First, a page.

You're waking up to an Internet a-Buzz with talk about Google's new social sharing experiment. Opinions are mixed, but mainly concern the current version of Buzz. So here's our thought experiment about its future. It's scary.
Google's Buzz presentation started by showing its desktop implementation, and demonstrated how Buzz will be threaded through the Gmail accounts of Google users, acting as a life-casting/status-updating tool, a content-sharing system, and a chat tool. Right off the bat it even looks at your email and chat history and works out who it thinks your best friends are for Buzzing. But then Google went on to demonstrate the mobile version of Buzz, which is actually a whole lot more powerful.
Mobile Buzz uses tons of location-based data from your smartphone's A-GPS circuitry to work out where you are, and then feeds that information to your Buzz friends, should you chose to transmit it. It even combines your information to work out your location in a colloquial language—not merely asking, "Are you at 7 World Trade Center?" but rather, "Are you at work?" Google's algorithm then scours through the mass of all ongoing Buzz and shapes some of the content to what it thinks you'd prefer to see, before delivering to you the "nearby Buzz." Which will include stuff from friends, people Google thinks you may be interested in hearing from and, of course, companies that may try to sell you their wares.
This mode of operation is like pieces of Twitter, Facebook, Foursquare, Yelp, and a bagful of augmented reality apps all blended into one Google system. A system that's threaded throughout all of the ways you interact with Google—even its primary search engine.
But remember: Google isn't really a search engine, or a chat tool, or an email provider. It's an online advertisement-pushing juggernaut. And, assuming Buzz takes off, in just a few iterations of its development this is the sort of Buzz-powered day you could be having.
7 a.m. Smartphone alarm wakes you, and you quickly scan it for emails, SMSs, and Buzz. Since Google knows you were at the bar last night, it offers you an ad for a hangover cure.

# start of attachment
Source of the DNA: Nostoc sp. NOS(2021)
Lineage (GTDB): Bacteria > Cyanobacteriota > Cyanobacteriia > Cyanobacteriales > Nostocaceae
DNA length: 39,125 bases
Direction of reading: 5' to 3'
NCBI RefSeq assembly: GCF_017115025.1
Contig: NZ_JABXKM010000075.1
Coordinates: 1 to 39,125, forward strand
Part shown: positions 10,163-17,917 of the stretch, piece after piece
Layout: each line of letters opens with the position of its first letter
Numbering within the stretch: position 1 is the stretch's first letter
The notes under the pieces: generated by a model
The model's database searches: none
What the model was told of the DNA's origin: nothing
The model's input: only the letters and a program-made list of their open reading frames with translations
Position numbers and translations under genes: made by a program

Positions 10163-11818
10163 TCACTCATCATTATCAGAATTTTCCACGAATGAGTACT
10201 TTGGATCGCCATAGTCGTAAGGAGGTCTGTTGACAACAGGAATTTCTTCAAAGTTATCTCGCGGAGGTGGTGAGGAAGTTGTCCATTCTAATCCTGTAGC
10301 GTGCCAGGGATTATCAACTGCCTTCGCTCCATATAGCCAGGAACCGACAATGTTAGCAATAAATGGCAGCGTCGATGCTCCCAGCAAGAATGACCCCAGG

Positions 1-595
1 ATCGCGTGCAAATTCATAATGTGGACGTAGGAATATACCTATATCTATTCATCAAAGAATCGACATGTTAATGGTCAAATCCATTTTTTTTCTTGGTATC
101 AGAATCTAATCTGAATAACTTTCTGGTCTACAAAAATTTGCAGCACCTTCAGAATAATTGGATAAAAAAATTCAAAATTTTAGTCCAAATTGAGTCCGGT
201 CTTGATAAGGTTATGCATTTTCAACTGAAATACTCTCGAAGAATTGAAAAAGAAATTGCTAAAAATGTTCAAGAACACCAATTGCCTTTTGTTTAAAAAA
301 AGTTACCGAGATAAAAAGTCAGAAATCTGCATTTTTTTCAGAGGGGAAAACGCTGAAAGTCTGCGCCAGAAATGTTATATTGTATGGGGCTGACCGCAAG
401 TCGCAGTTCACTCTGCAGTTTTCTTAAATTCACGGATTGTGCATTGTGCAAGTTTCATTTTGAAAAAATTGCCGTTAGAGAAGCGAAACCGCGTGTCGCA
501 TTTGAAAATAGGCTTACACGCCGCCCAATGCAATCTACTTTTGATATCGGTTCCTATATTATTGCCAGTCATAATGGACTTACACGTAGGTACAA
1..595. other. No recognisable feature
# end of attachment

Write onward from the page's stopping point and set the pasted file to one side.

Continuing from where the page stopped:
7:30 a.m. Commuting to work. Browsing your tablet PC on the train, among the string of emails, light web-browsing, and casual Buzz-chatting you do, Google serves you with an ad for a new coffee shop that's opened on your usual walking route from the station to the office. It also knows you're late, and a Buzz-linked local taxi company Buzzes you to check if you'd like a ride from the station so you can make that 8:15 meeting that's scheduled in your Gmail calendar.
10:30 a.m. Collaborative work-base Buzz chat on your current project. Buzz knows you're working, so tones down the frequency and pixel-size of its embedded ads, and stops actively Buzzing you, but pops up adverts that match the theme of your work. Along with placements for MBAs from local colleges, since it knows your education history. And also sneaky adverts for jobs elsewhere that might interest you, based on your demonstrated areas of expertise.
12:15 p.m.. Lunch. The local Buzz-linked McDonald's Buzzes you and asks "Are you hungry for a Big Mac? You liked it last week. Or maybe you're in the mood for our lunchtime hangover cure special: A baconburger?" A local gymnasium ad pops up next, with a special sign-up deal for new members valid for an hour, and a note that two of your work colleagues go there already—one of whom you're friends with and the other of whom is more senior, as Buzz is careful to remind you.
6:00 p.m. Hometime. Idly checking your smartphone to see what your pals are up to, as you shut down your work PC, Buzz knows that three of you are heading roughly the same way inside the next half hour. A local bar Buzzes all of you to suggest a post-work beer.
And so on...
This is a pure thought experiment. But we know exactly how much Google loves to serve up ads to us as users, and that it would love to make them ultra-precisely targeted—using location data, habit data and so on. Google already collects reams of data about your web-use patterns. And by leaping on the social network/social sharing bandwagon, Google is weaving itself ever deeper into your daily life, using Buzz as a vehicle.
Of course, other companies are doing stuff like this too. But Buzz, if it's successful, will brush competition from small fry like Mozilla's (promising sounding) Raindrop, and even Google's own bizarre Wave project aside. And with Buzz's deep-embedded real-time tap on your life and both passive and pushed advertising, alongside its arch-rival Apple's extensive plans for location-aware ads, the upshot is that there may not be a moment in your day when you're not sharing deeply-personal data with Google, and having personalized ads thrust upon you.
Sound like the kind of future you'd like to live in?
To learn more follow me, Kit Eaton, on Twitter. Not Buzz. Yet.